The Mason City Globe-Gazette from Mason City, Iowa on January 16, 1936 · Page 10
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The Mason City Globe-Gazette from Mason City, Iowa · Page 10

Mason City, Iowa
Issue Date:
Thursday, January 16, 1936
Page 10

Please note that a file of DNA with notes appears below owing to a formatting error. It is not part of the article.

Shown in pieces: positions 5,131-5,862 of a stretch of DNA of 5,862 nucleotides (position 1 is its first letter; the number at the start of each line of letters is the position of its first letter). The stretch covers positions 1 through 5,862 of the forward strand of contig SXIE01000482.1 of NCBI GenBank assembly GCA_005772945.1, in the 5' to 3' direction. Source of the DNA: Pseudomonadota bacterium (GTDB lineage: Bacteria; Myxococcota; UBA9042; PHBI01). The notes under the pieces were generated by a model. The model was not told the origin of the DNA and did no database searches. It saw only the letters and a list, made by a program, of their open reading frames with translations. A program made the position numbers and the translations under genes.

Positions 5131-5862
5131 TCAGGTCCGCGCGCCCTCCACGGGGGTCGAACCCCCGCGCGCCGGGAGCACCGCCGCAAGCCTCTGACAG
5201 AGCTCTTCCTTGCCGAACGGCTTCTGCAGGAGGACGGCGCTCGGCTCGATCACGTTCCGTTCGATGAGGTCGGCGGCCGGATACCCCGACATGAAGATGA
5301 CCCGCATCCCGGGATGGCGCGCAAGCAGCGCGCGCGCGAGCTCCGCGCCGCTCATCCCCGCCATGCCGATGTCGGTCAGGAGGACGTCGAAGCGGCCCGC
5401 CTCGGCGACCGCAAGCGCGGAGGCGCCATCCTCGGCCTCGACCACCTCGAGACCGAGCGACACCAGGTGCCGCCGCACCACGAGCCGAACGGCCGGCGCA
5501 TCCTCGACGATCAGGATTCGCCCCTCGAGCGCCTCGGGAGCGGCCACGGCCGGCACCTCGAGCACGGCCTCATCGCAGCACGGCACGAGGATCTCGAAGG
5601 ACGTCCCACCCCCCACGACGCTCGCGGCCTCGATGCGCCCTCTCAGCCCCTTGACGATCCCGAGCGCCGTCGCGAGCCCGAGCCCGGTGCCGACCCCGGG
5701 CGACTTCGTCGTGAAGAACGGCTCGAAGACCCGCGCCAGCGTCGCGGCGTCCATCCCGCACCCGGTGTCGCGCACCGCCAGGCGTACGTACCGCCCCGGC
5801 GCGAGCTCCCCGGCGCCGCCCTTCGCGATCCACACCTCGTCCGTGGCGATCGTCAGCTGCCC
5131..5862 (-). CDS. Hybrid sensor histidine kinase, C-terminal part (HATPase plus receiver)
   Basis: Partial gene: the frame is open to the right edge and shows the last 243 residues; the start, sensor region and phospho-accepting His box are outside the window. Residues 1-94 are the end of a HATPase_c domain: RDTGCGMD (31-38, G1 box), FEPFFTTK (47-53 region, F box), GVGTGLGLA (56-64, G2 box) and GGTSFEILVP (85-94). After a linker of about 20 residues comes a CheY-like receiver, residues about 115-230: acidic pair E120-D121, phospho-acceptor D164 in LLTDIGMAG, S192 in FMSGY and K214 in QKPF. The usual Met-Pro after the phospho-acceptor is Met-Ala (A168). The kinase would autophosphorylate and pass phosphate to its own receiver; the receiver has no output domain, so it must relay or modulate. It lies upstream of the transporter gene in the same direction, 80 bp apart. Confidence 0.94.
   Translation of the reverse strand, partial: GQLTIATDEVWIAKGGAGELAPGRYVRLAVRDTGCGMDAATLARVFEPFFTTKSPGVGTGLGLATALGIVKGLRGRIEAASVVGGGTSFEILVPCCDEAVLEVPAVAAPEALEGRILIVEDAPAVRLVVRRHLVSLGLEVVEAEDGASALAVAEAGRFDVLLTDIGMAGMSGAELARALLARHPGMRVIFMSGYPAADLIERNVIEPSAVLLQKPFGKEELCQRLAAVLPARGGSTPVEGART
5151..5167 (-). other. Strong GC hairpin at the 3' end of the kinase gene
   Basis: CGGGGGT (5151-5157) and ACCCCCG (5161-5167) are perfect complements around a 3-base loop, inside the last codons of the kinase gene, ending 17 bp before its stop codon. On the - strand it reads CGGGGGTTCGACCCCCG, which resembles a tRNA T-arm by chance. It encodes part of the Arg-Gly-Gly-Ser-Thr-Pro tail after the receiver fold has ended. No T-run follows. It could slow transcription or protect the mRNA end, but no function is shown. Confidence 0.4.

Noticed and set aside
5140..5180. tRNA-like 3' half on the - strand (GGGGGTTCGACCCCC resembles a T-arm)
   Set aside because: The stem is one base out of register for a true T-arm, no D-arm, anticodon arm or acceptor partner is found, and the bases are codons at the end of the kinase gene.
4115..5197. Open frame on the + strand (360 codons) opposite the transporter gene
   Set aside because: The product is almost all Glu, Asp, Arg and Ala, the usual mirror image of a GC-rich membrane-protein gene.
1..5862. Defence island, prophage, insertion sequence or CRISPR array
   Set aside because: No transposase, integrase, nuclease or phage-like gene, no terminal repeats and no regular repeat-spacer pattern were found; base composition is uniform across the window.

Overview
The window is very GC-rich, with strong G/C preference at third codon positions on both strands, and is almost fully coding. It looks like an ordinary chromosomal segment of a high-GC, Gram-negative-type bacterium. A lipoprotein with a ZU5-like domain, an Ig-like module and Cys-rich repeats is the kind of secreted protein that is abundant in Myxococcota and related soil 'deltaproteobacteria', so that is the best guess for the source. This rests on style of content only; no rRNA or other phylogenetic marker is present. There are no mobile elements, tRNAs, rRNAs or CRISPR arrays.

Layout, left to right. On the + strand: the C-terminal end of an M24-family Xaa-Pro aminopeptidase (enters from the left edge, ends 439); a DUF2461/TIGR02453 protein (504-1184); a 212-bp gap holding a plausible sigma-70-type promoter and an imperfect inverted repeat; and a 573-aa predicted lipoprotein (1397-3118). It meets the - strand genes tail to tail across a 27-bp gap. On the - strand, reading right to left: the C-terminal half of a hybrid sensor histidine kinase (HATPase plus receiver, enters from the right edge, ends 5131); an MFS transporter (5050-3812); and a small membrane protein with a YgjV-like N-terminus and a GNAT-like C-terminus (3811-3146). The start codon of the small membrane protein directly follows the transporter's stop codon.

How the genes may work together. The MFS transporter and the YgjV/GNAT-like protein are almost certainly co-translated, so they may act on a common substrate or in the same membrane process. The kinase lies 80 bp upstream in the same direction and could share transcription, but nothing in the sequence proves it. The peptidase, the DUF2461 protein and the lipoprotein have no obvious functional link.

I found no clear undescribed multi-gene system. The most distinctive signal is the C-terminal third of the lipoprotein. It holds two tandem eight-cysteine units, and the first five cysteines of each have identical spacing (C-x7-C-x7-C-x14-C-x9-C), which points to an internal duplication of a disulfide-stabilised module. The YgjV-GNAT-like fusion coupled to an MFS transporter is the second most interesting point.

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MASON CITY GLOBE-GAZETTE, JANUARY 16 1936 MASON CITY GLOBE-GAZETTE AN A. \\. LEB NEWSPAl'KIt Issued Every week Day by the MASON CITY GLOBE-GAZETTE COMl'ANl' 121-123 East Stats street Telephone No. 3600 LEE P. LOOMIS W, EARL HALL ENOCH A. NOREM LLOYD L. GEER - Publisher Managing Editor City Editor Advertising Manager MEMBER. ASSOCIATED PRESS which .3 exclusively entitled to the use for publication of all news dispatches credited to tt or not otherwise credited In this paper, and nil Joca!. news. MEMBER. IOWA DA11.T PRESS ASSOCIATION, with De» Moines news and business offices at 405 Shops Building, SUBSCRIPTION BATES Mason Ctty and Clear Lake. Mason city and Clear Lane, by the year J7.00 by the- week * .15 OUTSIDE JIASOJS CITI AND CXIiAK LAKE Per year by carrier ..... 57.0U By mail 6 months ...... $2.25 Per week by carrier ..... S .15 By mail 3 months Per year by mail $4.00 By mail 1 month OUTSIDE 100 MILE ZONE Per year J5.00 Six montlis $3.25 Three months...$1.75 THIS PITFALL IS OBVIOUS rpHERE isn't one chance in a hundred of the United -*· States entering into a pact with Great Britain for mutual assistance with their respective navies in case of aggression against either by another nation, as suggested by Lord Stabolgi. The reason is that if such an agreement were in effect it wouid inevitably draw this country into European and oriental difficulties, while the possible advantages from an American viewpoint would be very hazy and remote. Suppose, as an example, that a naval alliance were now in existence between England and the United States. Then suppose that Mussolini, as a desperate measure, should attack British ships in the Mediterranean by dispatching an air squadron to bomb them. That would obligate our government at once to send an undetermined number of war vessels across the Atlantic to help Britain in her fight with the Roman dictator. On the other hand, something might happen to kindle hostilities between the United States and Japan in the Pacific. Then it would be England's turn to come to our aid with her war fleet. But under existing circumstances, she would not dare to withdraw her naval strength from' the Mediterranean, where it has been assembled to guard Egypt, Malta and Gibraltar, and ocean trade being carried on by merchant ships of Great Britain. We should have to depend on our own resources then, just as we are doing now. The true American naval policy, which has heretofore been followed by our government and doubtless will continue to be, is avoidance of any commitments likely to involve this country in war, together with adherence to the principle of limiting sea armaments by agreement with other naval powers if they are willing to make and carry out such compacts, and seeing that the United States at all times has a navy of its own large and strength enough to defend the country against any hostile force. That ad in a Syracuse paper asking for a return of a purse containing Psi U, Phi Kappa and Beta fraternity pins sounds to us like some co-ed boasting- a. bit. 6 It was rather easy to tell the affluent democrats at those $50-a-plate Jackson day dinners. They were the ones who left the olive pits. At any rate, as somebody has suggested, Hugh Johnson isn't among those suffering from a lack of self-confidence. The ranking of the brain trusters may change, but Jim Farley is always the No. 1 adviser on politics and patronage. Those weeping crocodile tears for Bruno would do well to give Baby Lindbergh a passing thought. That Jackson day banquet may give Americans a new recipe for dining themselves out of debt. Simile: Friendly as business and the new deal. The PROS and CONS THEFT MADE EASIER! Northwood Anchor: "Household Theft," the headline read in the Mason City Daily Globe-Gazette recently. And in the body of the advertisement it said: " . . . the task will be made easier by the Globe- Gazette Household, Budget . . Thirty-two pages packed with hints." But when Aniline Dye received her copy after sending a dime she claimed the hints were all about Household Thrift. And I don't know yet why Aniline wanted the Information so badly. She has no husband, consequently no household money allowance to manage and do that kind of funny bookkeeping women sometimes do. WRONG PRINCIPLE OF GOVERNMENT Decorah Journal: To permit a government to spend millions and millions of dollars in setting up such an organization as the AAA to adjust corn, hog, wheat and other farm prices and then discard the program as unconstitutional is, .in our opinion, a wrong principle of government. DAILY SCRAP BOOK by Scott 7'y£"*'M'£^^^.:^! ; .^^ LARGESTSTbKCt. THE LARGEST STONE IN THE 'J/ORLD IS STONE MOUNTAIN, 16 MILES FROM AflANTA, GA., WHERE A HLJSE CONFEDERATE. MEMORIAL IS BEING- CARVED INTWE SOLID OfSANiTfe, THE StbN' ONE MILE PROM BASE TO SUMMIT". ·"4_ I ""·- \ RAILROADS ON UPGRADE A MERICAN railroads did, better last year than in any twelve-month period since 1931. Net income and both passenger and freight traffic showed im- --.tlPl In the forefront of this news is tie 2.1 per cent ..,! 'increase in car-loadings, the index which with operating income railroaders watch. The second of these items, however, showed a gain and the roads fear this rise will continue this year. Revenue freight loadings rose to 31.450,000 cars for the year, a report of J. J. Pelley, president of the Association of American Railroads, shows, an increase of 603,000 cars for the year. As compared with the depths of the rail depression it ] was a. gain of 3.260,000 cars from 1932. Passenger traffic amounts to 18,400,000,000 passenger miles, an increase of 2.03 percent. One point on which railway executives are especially proud is the non-accident record, not a passenger bsing killed in a train mishap in the first eleven months of 1935. December's record is not yet available. As business increased for the railroads, it wore out equipment, thus making business for manufacturers. An example of this was in October, when on the day of christening the Burlington's Zephyr train, the "Mark Twain," President Ralph Budd announced a huge program of expenditures for new and modern equipment. Other larger systems are spending millions not only for replacements but to cope with, the modern trend of transportation. During the first ten months last year, Class 1 roads spent nearly 7 per cent more on maintenance of way and structure and four per cent more on .equipment maintenance, than for 1934. The betterment of transportation business is one of the best signs of recovery. Not only does it bring added business to the, roads themselves and companies making equipment and other needs of the carriers, but it cheers the millions who are stockholders and bond owners of the rails. SAVED BY TRIPLE A Ringsted Dispatch: The AAA, constitution or not. was a. godsend to the middle west and strengthened the backbone of the United States to such an extent that we believe agriculture can now get along without government aid. Let us not forget the administration which gave us the triple A. THE NEW CURRENCY Nashua Reporter: Don't be alarmed when you get hold of a dollar bill that doesn't look familiar to you. Your Uncle Sam is putting out a new lot of one dollar bills that are supposed to be, in looks, an improvemen over the old ones, but they are still worth only fifty nine cents. BLUE FEATHERS/ ARE NOT BLUE/ THE"BLUE" PEA-THER of A BIRD owfesrrs 'COLOR" -ro RERECT- I O N , A N D HAS NO BIDE COLOR ING- MAT-TER IN ITS CELLS. IN A - IS A SrtUT- -TfiE FEMALE HORN- SILL. OP THE TROPICS is A SMUT-IN WHILE ·flA-ItMINS-HERESSS. ,-TME BIRDS WHEN NESTING FIND A HOU.OVV TREE, THE FEMAIE EN- TERS/VND BUILDS AN IMPRISOMING- WAU. OF PLASTER ;\| WHILE -me MALE BIRD HELPS OUT S I D E - A f l N V V/INDOV/ 'IS LEFT THROUGH WHICH THE MALE FEEDS HER U TlL-THEESSSARE HATCHED ANDTHE YOUN SHAVE PASSE! THE HaPlESS STASH. :, 3936, by Central Press Association, Jnf. BLUE FEATHER 'THE CELLS ARETlNV PRISMS. POUNOINS- A PARROTS SLUE" FEA?THER WWH A HAMMER 'TURNS rT BLACK BECAUSE. ITS PRISMS ARE DESTROYED, DIET and HEALTH By LOGAN «.E-\DEJ.TNG, 51. 1). FARMERS FOR ROOSEVELT Algona Upper Des Moines: The net effect may b unpleasant for some; it will most certainly swing th sentiment of the farm belt solidly behind Franklir D. Roosevelt in the coming presidential election. He fought for the farmer; the farmer will not forget AAA JOBS SHOULD CONTINUE Sioux City Journal: AAA employes are wondering whether they still have jobs after it was knocked ou by the United States supreme court. Why not? NRA employes didn't lose theirs after the props were jerkec from under it TAX COLLECTOR GETS IT Albert Lea Tribune: And another thing those fel lows who are feeling so badly about the men of the nation who are receiving high salaries, must remember is that the government takes most of it in income tax. THEY SHOULD START AT HOME Manilla Times: Mr. Marshall, the Des Moinea Register and a few others who are so much inclined to clean up everybody else's doorsteps should really devote little time to their own communities. BACK TO HOOVER DOLDRUMS Fenton Reporter: It now remains to be seen whether recovery will continue, or whether destruction of the AAA will return national business to the doldrums of the Hoover era. TO EVERYBODY PAST 21 Allison Tribune: There are those who would reduce the age limit and give $200 a month to everybody over 21 years old. That taken in all the voters and of course, has the majority. STILL SOME SANITY LEFT Marshalltown Times-Republican: There is still some sanity left in congress. Democratic senate leader, Robinson, announces no Townsend plan can be passed. TWO PLEASANT QUESTIONS Waukon Republican-Standard.: Two pleasant thoughts for New Year's--have you made out your income tax return--and have you paid your sales tax? TWO WELL-TIMED DEATHS Charles City Press: The administration has been fortunate in the death of two of its most prominent critics--Senators Long and Schall A WANING ISSUE JNFLATION is apparently a forgotten issue. Little is heard on the monetary question now except for the soldiers' bonus legislation. Despite platform planks that may ba adopted on the question, little will bo- heard in the coming campaign on'the money issue. The Roosevelt administration is showing no signs now of making any further changes in monetary policies. President Roosevelt has had the power for nearly two years to issue 53,000,000 in greenbacks and to reduce further the gold value of the dollar, but he has shown no intention of taking either step. The truth is that not much inflation has resulted from lowering the gold content of the dollar. The purchasing power of our dollars has not materially changed, during the Roosevelt administration and the buying power has not been largely enhanced. Except in some agricultural products, there has been little if any increase in prices. Agricultural products that have increased in cost to the consumer have not had their value increased by the lessened ! traffic gold content of the dollar. The largely due to other causes. higher prices are The value of our dollar in the foreign markets has not materially decreased. Foreign nations are so anxious to sell to the United States that our exchange has not been greatly affected. Few are contending that there is not sufficient currency in the country. The money question largely solved ilself because of the credit standing- of the cation. The public is most interested in additional employment that will provide payment In whatever kind of dollars we may have. THEIR DAYS ARE HAPPY Clear Lake Reporter: The legalization of the liquor ffic has brought "happy days" for the undertakers. EDITOR'S MAIL BAG WHO PAID THE PROCESSING TAX? CLEAR LAKE, Jan. 15.--Your editorial "Who Gets the Refund in the Jan. 10 issue of the Globe-Gazette seems to advance the opinion that the consumer paid the processing- tax. That may be true but the facts seem to show that the producer, of hogs at least also paid it. Your editorial did not mention the fact that when the processing tax was put on the price of hogs was lowered by almost exactly that same amount until lighter receipts brought the price up and when the supreme court held the AAA unconstitutional the price of hogs jumped up in spite of heavy receipts. Also the tax was levied on live hogs, not on dressed pork. _ It is obviously unfair, as you pointed out, to return this tax to the packers but why shouldn't it be returned to the farmers from whom it was taken in the first place. Very few farmers have received any henefit payments since the tax was impounded in the courts and probably more than half the hog producers would never have received any for 1935T We have a weakness of forming- our opinions from propaganda rather than from facts. We lose sight of the fact that hog prices went down when the AAA went into effect and went up when it was annulled and remember only the propaganda that our aTicul- tural -axperts have fed us. We were so convinced by the propaganda that the AAA was good for us that we became very indignant when the ruling of the supreme court raised the price of hogs for us. The quotation in Eye Observing a few days ago of the man who prospered by getting the advice of a financial expert and then acting contrary to the advice might well be applied to farmers. If we could learn ] that lesson our agricultural experts might become really valuable. WARREN KISNER TOO MANY STARCHES NOT GOOD MEMBERS of a household require proper ·L" food nearly as much as infants and children, and just as much as the middle-aged members of the household. But frequently they do not obtain this. There is no effort on the part of the family to supervise their dietary habits. They are supposed to be old enough to know what they want to eat, and their individual crotchets and tastes may lead them far astray. One of the common faults in th dietary of elderly people is tha they eat too many starches, which supply more calories than thei physical activity warrants. Anothe .fault is that they select foods whic: lack in iron and vitamin B and maj lack other vitamins. As a result, th bone marrow receives an inadequat supply of materials necessary t build blood cells. Just as the more Dr. Clendening rapid growth in children makes a certain type of diet necessary for them, so the rapid destruction of tissue and degenera tion of tissues in the elderly makes a properly selected diet necessary for them. These old people need not show any definite disease picture, such as scurvy, pellagra or anemia, but they are on the border line of some such conditions. In an elderly man who has some hardening of the arteries with some natural deterioration in the force of the heart, it is more necessary than ever that the quality of his blood should be such that it brings nutriment to the tissues without imposing additional effort on his heart. Long ago I was impressed with the finding tha' elderly people with anemia, especially pernicious anemia, had for many years eaten practically no meat eggs or milk at all. These conditions are particularly likely to occur in elderly people who live by themselves and cook their own meals. They live mostly on processed foods and starchy foods, such as crackers, and out of cannec goods, and all too frequently take a nip at the bottle or a nip at a tonic in lieu of something substantial to eat. Not a few cases of actual scurvy have been founc in people living under these conditions. Fresh foods particularly--not a great quantity of "oods, but fresh foods--are necessary to maintain health in people past the meridian of life. QUESTIONS FROM READERS M. S. B.: "(1) Could a pounding of the heart from walking fast, going upstairs or uphill be caused by anemia? (2) My heart has been examined and found 100 per cent. Yet I have this pounding and a choking sensation when doing the things I have described. What could be done for that?" Answer: (1) Anemia requires the heart to push the mpoverished blood around at a more rapid rate and, herefore, will cause pounding. (2) Sometimes unim- rortant irregularities of the heart, due to coffee, tea r tobacco, will cause the sensations which you des- ribe. They are not dangerous and need not be a source of concern. PLEASE NOTE--Dr. Clendenlng cannot diagnose or give per- jual answers to letters from readers. When questions are of general . iterest, however, they will be taken up, in order, tn the daily olurnn. Address your Inquiries to Dr. Logan deadening, care of lobe-Gazette. Write legibly and not more than 200 words. EARLIER DAYS PROM GLOBE-GAZETTE FILES Thirty Years Ago-The Methodist auxiliary to the Associated Char- ONCE OVERS By J. 3. Ml'NDY DON'T EXPECT TOO MUCH You expect too much in favors from the members F your lodges or your church societies. You are a bit ispleased when they don't get you a job. You are eeved when they fail to indorse your note. You think hey should loan you money when you ask for it. n many ways you ask favors on the basis of friend- itp, without security, of course, and there is no par- cular reason why any person should take up your manciai difficulties merely because of your club or odge membership, is there? Too many men join lodges nd other clubs expecting to receive aid in one way or another. Some think it adds to their standing, financial or social. They think it helps them in furthering plans for personal aggrandizment. Too many members should never have been allowed to enter the portals as members because they are mischief makers and think only of self. Clubs and lodges are supposed to stand in fraternal grounds of helpfulness to others; chiselers should have no place in the membership. For this reason greater care should be observed in determining the character of those whose names are pro- posd for membership. SCRIPTUBAli THOUGHT--The Lord lifteth up the meek: He casteth the wicked down to the ground.--Psalm 1-17:6. ities, formed last night, selected the following- officers: Mrs. Storer, president; Mrs. George Freeman, second vice president; Mrs. J. H. Kuppinger, first vice president; Mrs. Archie Harroun, secretary, and Mrs. Morris Evans, treasurer. Mr. and Mrs. Valentine left today for California where they expect to spend the next two months. Ade Randall and -S. V. Jones left today for Albert Lea with their best fowls where they will enter them in the poultry exhibit. Captain W. S. Raukin returned today from Des Moines where he spent the past week in consultation with a committee of which he is a member and had to do with National Guard matters. Twenty Tears Ago-Mrs. A. E. Smith shopping yesterday. of Rockwell was in the city T. M. Stewart of Arlington, Minn., was in the city on business the past few days. Judge J. J. Clark, who is- holding- district court at Waverly, visited in the city yesterday. Mr. and Mrs. Allen Beck have returned from an extended visit in the south. Mr. and Mrs. Redfern and family returned vester- daj' from Galena, HI., where they visited with relatives. Mrs. J. C. Williams has returned from a visit to Des Moines. _ The girls basketball team defeated Albert Lea, Minn., 21 to 5 last night while the boys team won from Hampton 29 to 15. McConnell was high scorer in the victory over Hampton, .sinking 6 baskets. Basketball scores yesterday included Des Moines U. 24, Grinnell 22; Drake 25, Iowa Wesleyan 17; Missouri 21, Iowa State 14; Cornell 47, Leander Clark 11; Lenox 17, Dubugue German 15, and Purdue 26, Indiana 17. Ten Tears Ago-Carol Smith and Lawrence Gilruth won the leading parts in the play, "Only Me," sponsored by the Junior college dramatic society, the Wig and Mask. Other parts in the play will be taken by Dale Taylor, Katherine Dakin, Donna Hindal, Cora Bauman, Margaret West, Gregory Vincent and Joe Whitfield. Basketball scores today included Iowa State 12, Nebraska 27; Luther 22, St. Olaf 15; Cornell 42, Knox 26, and State Teachers 27, Simpson 24. H. T. Metcalf. farm publicity specilaist with the extension department of Iowa State college at Aines, is in the city today conducting a school for farm news writers. Mr. and Mrs. Ben A. Fay of the Moose organization arrived in the city today to transact business. Miss Susan Helen Connelly of Harristown, El., arrived in. the city today to assume her duties as assistant superintendent at the Park hospital. IBtpyilMl^ilMi^^ OBSERVING INJURED FIVE TIMES IN WEIKD ACCIDENT MMk am Indebted to J. H. Hemsey wgpof Mason City lor this *~*^ strange story taken from a recent issue of "Safety News," a publication of the Milwaukee railroad: "Although they all came under the heading of one terrific mishap, a contractor is convinced that he had five rapid-fire accidents in which ravity became a two-edged sword flaying him from every side. 'The episode happened on a certain Sabbath wnen, roaming about a building he was erecting, he decided to move some materials from an upper floor to the ground. He loaded the materials into a barrel suspended from a projecting beam opposite the floor level, and went down to the ground to lower away. Here was where the whole grievous sequence began. "No sooner had he untied the rope to the barrel than he found he had loaded it not wisely, but too well. The barrel's weight was greater than his. Fighting to slow ts descent, he clung to the rope and straightway found himself ierked off his feet and was going up like a shooting star. Halfway up he encountered the barrel as it assed in the reverse direction. He was struck a stunning blow. "Still he managed to cling to the ipe, only to find that this too, was an error. At the instant the barrel reached the ground, his head met he projecting beam--violently. The barrel broke out its bottom. Its con- :ents spilled. Thus lightened, it ihot skyward once more. The con- ractor shot groundward. And again le and the barrel argued the right if way. The barrel won with a xushing uppercut. '·In this melee the ground now ook part and rose up and smote iim jarringly a split second later Sattered and bleeding, he collapsed, eleased the rope, and capping the nti-climax. the barrel plummeted own and landed squarely on top of irn." ICIENCE, IT SEEMS, HAS JNLV WOMAN IN MIND! (J^ join with M. R. B. in his | indictment against inventors, engineers, chemists and all their ilk of practical scientists ·ho are so busy just now remaking le world into a more comfortable lace in which to live. "More comfortable for whom?" t£. R. B. inquires. And I re-echo le question. Not more comfortable for mere man. He gets scarcely a passing nought. All the scientists' admitted itelligence, all the resources of ieir sciences, and all the power of tccumulated capital which backs hem up, to creating and devising omfort for women. Where, in the lasculine field, are the counter- arts of the vacuum cleaner, the Metric dishwasher, the automatic 'water-heater, the electric beater, ami all those kindred gadgets? I pause for a reply, and am answered only by the empty echo of my query. To get down to cases, let us consider that instrument of torture at the height of its unpopularity right now--the snow shovel. So far as I know there has not been an improvement in the practice of snow shoveling since I was a kid in stock- ingcap and mittens. Today we shovel in the same discomfort, and with an equal expenditure of energy, as in those far off days. It's the same old tiresome stoop-push-and-swing that it was then. The only difference is that one seems to suffer more from the cold, and run more quickly out of breath. Now I claim that here is a great untouched field for the exercise of scientific ingenuity. Snow shoveling is the masculine counterpart of sweeping, roughly speaking. There is no reason under the sun why an electric gadget cannot be devised that will release mankind from this slavery as the vacuum sweeper has released the women. Why not an electrically operated brush? Or a small and handy counterpart of the rotary, snowplow? Or something--I don't care what it is. Also, how about a kindling: chopper, a practical electric or gasoline propelled lawnmower, a leaf-raker and a garden-spader. Brethren, the possibilities are unlimited. Equal rights for all is the slogan. Aren't husbands their backs ache; people ? Don't don't they lose their youth and beauty bending over snowshovels and lawnmowers? Once a year I ought to be accorded the right to present the case of masculinity, even though it savors of ungallant whining. --o-WHY CHRISTMAS TREES ARE BANNED IN GREECE «»w was a little concerned when ·j||%il read the heading that -^^ Christmas trees are banned in Greece. It looked like something akin to religious persecution. But on reading further I discovered that the reason for this ban is purely agricultural. The Greek minister of agriculture issued a decree making anyone found in possession of a ·hristmas tree liable to prosecu- Jon because of the scarcity of trees in that country. Last year Christmas was responsible for the destruc- ion of 15,000 trees in Greece. WILL HE ACTUAULY ET THE SI BEQUEST? ·09)1 see by tie papers that Thel- Hip ma Todd left $1 to her di*^*^ vorced husband. That item stirred my curiosity. I wondered-as I wonder every time I Bee a rsal · estate transaction recorded in which 11 is the consideration.--whether =asquale Di Cicco, the former hus- jand in question, ever will receive he dollar. If no, will it come in orm of a check or a bill. And will t be spent or saved as a memento? Answers to Questions By FKEMSBIC 3. HASKIK TOMORROW JAN. 17 Notable Births: David George, known as David Joyd-George, b. 1863. statesman deemed the greatest Welshman. He wasn't born in Wales .... Glenn L. tlarthx, b. 1886, pioneer flyer and airplane designer ... Frank Hague, b. 18T6, mayor of Jersey City and national political figure Robert M. Hutchins, b. -899, prodigy-president of University of Chicago Carl Laemmle, b. 1867, president of Universal Pictures ... Admiral David Earl Beatty, b. 1871, commander of British fleet in last half of World war Conip- on Mackenzie, b. 1883. British novelist Nils Esther, b. 1904. cinemactor Benjamin Franklin, 1706 in Boston, the fifteenth child in a family of 17. Besides being notable as editor, author, scientist, diplomat, philanthropist, libertarian, philosopher administrator, discoverer and free lover, he was an in- entor--of the rocking chair. Jan. 17, 1777--All the people of Vermont were de- lared traitors to the union. Colonists in "New Hampshire Grants." lying between Connecticut river and Lake Champlain, had met at Westminster and declared hemselveg "a separate, free and independent jurisdic- ion or state, as 'New Connecticut.'" Both New York nd New Hampshire claimed the territory, and sought o arrest the founders of the new state for treason. A irice was placed upon the heads of Ethan Allen and his "Green Mountain Boys." · » » Jan. 17, 1854--Women in Erie. Pa., in protest igainst the construction of a railroad into the city, jurned the bridges. Previously, indignant over the loise and dirt the trains brought in, they had nagged heir menfolk into tearing up the tracks at Harbor "reek. · « Jan. 17, l'J13_Dr. Alexis Carrel, at Rockefeller in- titule, took a sliver of tissue from the heart of an mbryo chick and mounted it on a slide. It's still alive and growing bigger all the time. If it were not trimmed very day, it would in time theoretically become big- er than New York city, for it doubles in size every K hours. Why didn't Ancient Eome become commercial city! B. C. It developed as a capital to which ributes and taxes were sent. Food- tuffs and manufactured goods were reduced in the provinces and sent Rome over the fine roads provided r this purpose and for protection y the Roman legions. Has the mouth organ any value teaching music and love of music i children? C- A. Max Kaplan in The Etude writes has many possibilities. He says ar training, sight reading, nota- on, elementary theory, ensemble aying--in fact all the fundamen- 1s of music--can be taught with ,e aid of the harmonica. How many In U. S. traveled in i35? R. C. More than 50,000,000. Travel expenditures were more than S9.000,- 000,000. More than 130,000 people took voyages to Europe and the total sum spent in foreign travel is estimated at 55,350,000,000. Tell Baer-Louis fight receipts. E. G. They grossed $948,352 with an additional $52,000 from radio and motion picture rights. Who were the original members of President Roosevelt's brain trust? S. H. The group included Basil D. O'Connor, Justice Samuel L Rosenman, Raymond , Moley, Rexford Tugwcil, Adolf Berle and Charles W. Taussig. Ex-officio members were Col. Louis McHenry Howe and Gen. Hugh S. Johnson. Is Fannie Brice, comedienne, married? I. L. The wife of Billy Rose, song writer and producer "of the current Broadway hit, Jumbo. Are Christmas trees forbidden in Russia? J. M. H. Christmas trees are banned but use of fir trees for New Year's is becoming general. When did George Washington's public career begin? T. H. Edward Boykin's autobiography of Washington dates it as beginning in October, 1753, when Governor Dinwiddie appointed him to bear a. message to the French on the Ohio, warning them against further en-1 croachments on his English maj- j esty's colonial possessions. It was the prolog to the French and In-1 diau war. Which transport pilots have had more th;m 30,000 hours of flying time? C. W. The department of commerce lists E. H. Lee, Omaha; J. H. Knight. Chicago: C. E. Pangborn, Wenatchec, Wash.; F. W. Soule, Wilkes-Barre. Pa.; R. F. Thomas, Akron, Ohio; S. H. Coffman, Okla- homa City, Okla.; A. B. MbMuIIen, Tallahassee, Fla.; G. W. Haldeman, Wheeling, W. Va.; W. A. Hallgren. Chicago; E. K. Jaquith, New Orleans, La.; W. D. Williams, Chicago; A. R. Thompson, Salt Lake City, Utah; H. G. Boonstra, Salt Lake City, Utah; H. L. Kindred, Mexia, Texas; L- R. Moore, Lima, Peru; Joe Glass, Burbank, Cal.; J. H. Miller, Cristobal, C. Z. E. Hamilton Lee of Omaha is credited with the greatest number of flying hours. Is contract bridge taught by the correspondence-school method ? M H. Ely Culbertson, well known bridge authority, says he knows o£ no organization or individual giving correspondence lessons in contract bridge. What does Coeur d'Alene mean" G. T. This is the name of a lake and a city in Idaho. The expression is French' for needle heart and was earlier, applied to an Indian tribe. Where was the California home of Joaquin Miller? J. H. Above Oakland, Cal., on an estate, the name of which was 'The Heights." The Dictionary of American Biography says the poet spelled the word, hights. He adorned the state with trees and stone monuments to Fremont, Browning and Moses and with a funeral pyre for use at hia own death. AUNT MET By Robert Quillen "Pa brags that he's a good loser. Well, lie ought to be, considerin' the practice he's had."